One of the deep truths about oil prices is that they are impossible to predict even a year out, and that they have a historical tendency to change direction dramatically, as markets over-correct to changing circumstances. Last week's OPEC meeting ended with unchanged quotas and the hope that the cartel could keep the price propped up over $50 indefinitely. The gradual abatement of at least two of the three main factors underlying current high prices--low inventories in the wake of the Gulf Coast hurricanes, a global production capacity cushion near zero, and soaring global demand--may make it harder for OPEC to pull that off than most of us would guess today. However, even as the first real glimmer of the fundamentals that would take prices lower begin to appear, there are a lot of other folks besides OPEC rooting for prices to stay high.
First, the companies that have benefited with record earnings and cash flows may be reluctant to see prices drop, though as the Economist recently suggested, it is price uncertainty, rather than absolute price levels, that weighs heaviest on oil companies' future production planning calculations. Most of these companies would still do very well at $35-40/barrel, and their growth prospects would benefit greatly if oil settled into a more stable range of $35-45, rather than the $20-70 we've seen over the last four years.
Environmentalists and those concerned about energy security, though, are pulling for higher prices for other reasons. In the absence of a consensus to raise US gasoline taxes to European levels, the only mechanism that is likely to constrain the growth of demand while providing enough incentive to develop alternative fuels is high market prices, even if the main beneficiaries are the multinational oil companies and OPEC, rather than US taxpayers. And I can understand this concern, as the retreat of gasoline prices to the low $2's has restored much of the apparent energy compacency of the American public.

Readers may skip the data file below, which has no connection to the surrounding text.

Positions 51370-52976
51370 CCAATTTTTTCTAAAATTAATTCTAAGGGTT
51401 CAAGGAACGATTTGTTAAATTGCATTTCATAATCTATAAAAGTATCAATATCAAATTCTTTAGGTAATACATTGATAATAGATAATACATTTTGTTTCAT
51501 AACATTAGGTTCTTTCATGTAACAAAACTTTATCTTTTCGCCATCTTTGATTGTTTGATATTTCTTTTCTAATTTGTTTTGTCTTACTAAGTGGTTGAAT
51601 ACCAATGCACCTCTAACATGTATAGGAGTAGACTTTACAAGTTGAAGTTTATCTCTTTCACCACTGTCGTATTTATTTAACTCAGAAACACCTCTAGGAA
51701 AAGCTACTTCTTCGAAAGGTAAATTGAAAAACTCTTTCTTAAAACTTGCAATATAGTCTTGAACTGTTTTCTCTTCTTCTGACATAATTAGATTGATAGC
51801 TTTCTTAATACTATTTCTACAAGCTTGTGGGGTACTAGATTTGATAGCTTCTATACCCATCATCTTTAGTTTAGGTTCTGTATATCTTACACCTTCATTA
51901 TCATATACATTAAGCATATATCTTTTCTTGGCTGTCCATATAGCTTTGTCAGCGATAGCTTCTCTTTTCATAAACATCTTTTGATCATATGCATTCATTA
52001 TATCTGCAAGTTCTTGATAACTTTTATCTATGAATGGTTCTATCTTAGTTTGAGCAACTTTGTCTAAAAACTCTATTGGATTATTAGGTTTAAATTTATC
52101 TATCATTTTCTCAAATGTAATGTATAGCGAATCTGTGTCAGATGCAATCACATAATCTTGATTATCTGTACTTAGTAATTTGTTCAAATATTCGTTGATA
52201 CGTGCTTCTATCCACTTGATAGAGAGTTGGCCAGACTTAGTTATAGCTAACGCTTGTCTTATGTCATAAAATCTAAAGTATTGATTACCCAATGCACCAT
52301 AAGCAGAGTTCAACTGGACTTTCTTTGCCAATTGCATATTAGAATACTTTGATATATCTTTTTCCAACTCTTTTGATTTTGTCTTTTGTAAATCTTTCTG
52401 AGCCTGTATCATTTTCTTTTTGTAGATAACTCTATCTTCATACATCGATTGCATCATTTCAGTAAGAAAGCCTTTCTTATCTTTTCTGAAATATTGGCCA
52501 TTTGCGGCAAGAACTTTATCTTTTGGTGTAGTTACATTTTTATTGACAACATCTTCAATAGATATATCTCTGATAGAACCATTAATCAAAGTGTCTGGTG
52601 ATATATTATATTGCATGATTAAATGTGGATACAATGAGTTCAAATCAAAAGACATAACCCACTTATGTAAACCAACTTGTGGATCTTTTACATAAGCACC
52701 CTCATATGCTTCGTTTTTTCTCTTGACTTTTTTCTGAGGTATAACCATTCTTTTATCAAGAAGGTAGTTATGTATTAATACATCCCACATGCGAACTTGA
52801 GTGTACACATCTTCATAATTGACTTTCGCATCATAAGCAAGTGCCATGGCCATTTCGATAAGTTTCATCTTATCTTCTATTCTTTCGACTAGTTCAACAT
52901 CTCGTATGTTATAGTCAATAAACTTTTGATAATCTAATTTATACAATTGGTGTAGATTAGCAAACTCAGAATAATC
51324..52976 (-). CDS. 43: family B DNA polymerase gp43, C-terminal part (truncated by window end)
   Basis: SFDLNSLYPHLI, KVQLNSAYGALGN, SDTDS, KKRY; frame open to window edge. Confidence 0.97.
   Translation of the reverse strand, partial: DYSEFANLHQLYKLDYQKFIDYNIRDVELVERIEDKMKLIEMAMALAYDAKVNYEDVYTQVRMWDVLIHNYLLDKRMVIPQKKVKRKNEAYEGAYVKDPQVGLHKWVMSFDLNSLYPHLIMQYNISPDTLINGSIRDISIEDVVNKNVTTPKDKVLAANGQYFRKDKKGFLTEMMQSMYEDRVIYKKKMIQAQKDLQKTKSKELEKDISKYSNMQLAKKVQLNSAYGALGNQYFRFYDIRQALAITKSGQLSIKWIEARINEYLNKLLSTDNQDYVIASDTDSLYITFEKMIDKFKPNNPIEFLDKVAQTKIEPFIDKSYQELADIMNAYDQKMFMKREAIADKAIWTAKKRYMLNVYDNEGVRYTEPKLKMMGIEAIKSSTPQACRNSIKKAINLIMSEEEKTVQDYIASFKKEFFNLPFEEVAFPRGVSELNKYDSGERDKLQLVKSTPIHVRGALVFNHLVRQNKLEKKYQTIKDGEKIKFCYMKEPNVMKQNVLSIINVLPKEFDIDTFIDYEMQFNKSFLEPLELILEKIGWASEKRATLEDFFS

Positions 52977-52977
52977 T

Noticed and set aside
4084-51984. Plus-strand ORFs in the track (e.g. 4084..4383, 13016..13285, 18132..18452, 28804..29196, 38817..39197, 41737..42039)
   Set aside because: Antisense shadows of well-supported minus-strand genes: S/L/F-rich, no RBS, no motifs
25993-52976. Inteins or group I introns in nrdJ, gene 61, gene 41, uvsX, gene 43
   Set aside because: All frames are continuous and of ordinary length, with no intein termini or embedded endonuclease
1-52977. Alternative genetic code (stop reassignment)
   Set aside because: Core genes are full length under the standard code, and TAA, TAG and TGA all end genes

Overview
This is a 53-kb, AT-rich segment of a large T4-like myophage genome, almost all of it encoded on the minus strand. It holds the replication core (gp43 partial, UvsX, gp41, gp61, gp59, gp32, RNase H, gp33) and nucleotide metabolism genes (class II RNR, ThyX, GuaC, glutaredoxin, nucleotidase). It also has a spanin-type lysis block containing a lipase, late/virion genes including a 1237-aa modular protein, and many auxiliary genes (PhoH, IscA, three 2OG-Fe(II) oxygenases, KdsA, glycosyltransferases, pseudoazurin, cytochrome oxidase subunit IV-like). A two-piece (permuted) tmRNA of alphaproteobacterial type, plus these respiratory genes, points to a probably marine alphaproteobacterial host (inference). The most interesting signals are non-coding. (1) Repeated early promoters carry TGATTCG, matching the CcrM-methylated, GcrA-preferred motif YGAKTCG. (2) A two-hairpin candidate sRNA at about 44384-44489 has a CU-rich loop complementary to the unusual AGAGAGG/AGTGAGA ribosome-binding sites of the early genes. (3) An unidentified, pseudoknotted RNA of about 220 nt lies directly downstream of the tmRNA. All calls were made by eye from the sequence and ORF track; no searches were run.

I can't help wondering if this lies behind some of the opposition to drilling in the Arctic National Wildlife Refuge (ANWR), which the current Congress is doing its darnedest to approve. After all, couldn't finding another North Slope and injecting a million-plus barrels per day into America's oilstream postpone the advent of renewables and synfuels for another decade? No one should worry on this account. As strongly as I've supported ANWR, for what I believe are very good reasons, its peak output in the mid-2010s would only provide some valuable negotiating leverage in international markets. It would take a lot more than ANWR to change the global supply/demand balance enough to hold back the coming wave of alternatives, including oilsands, gas-to-liquids, and renewables.
If you must oppose ANWR, please do so out of concern for what you fear it will do in Alaska, not out of some game-theoretical calculation about its effect on alternative energy programs. The recent CERA presentation to Congress on peak oil made it clear that meeting future energy demand growth will call for a bit of everything, including some things they didn't mention, such as wind, solar and other renewables. Improvements in technology are lowering the cost threshold of many of these alternatives, so that they won't need $70 oil to be competitive, and their very success will act to depress future oil prices. We need to advance to the point at which we are pursuing alternative energy in spite of oil prices, not because of them.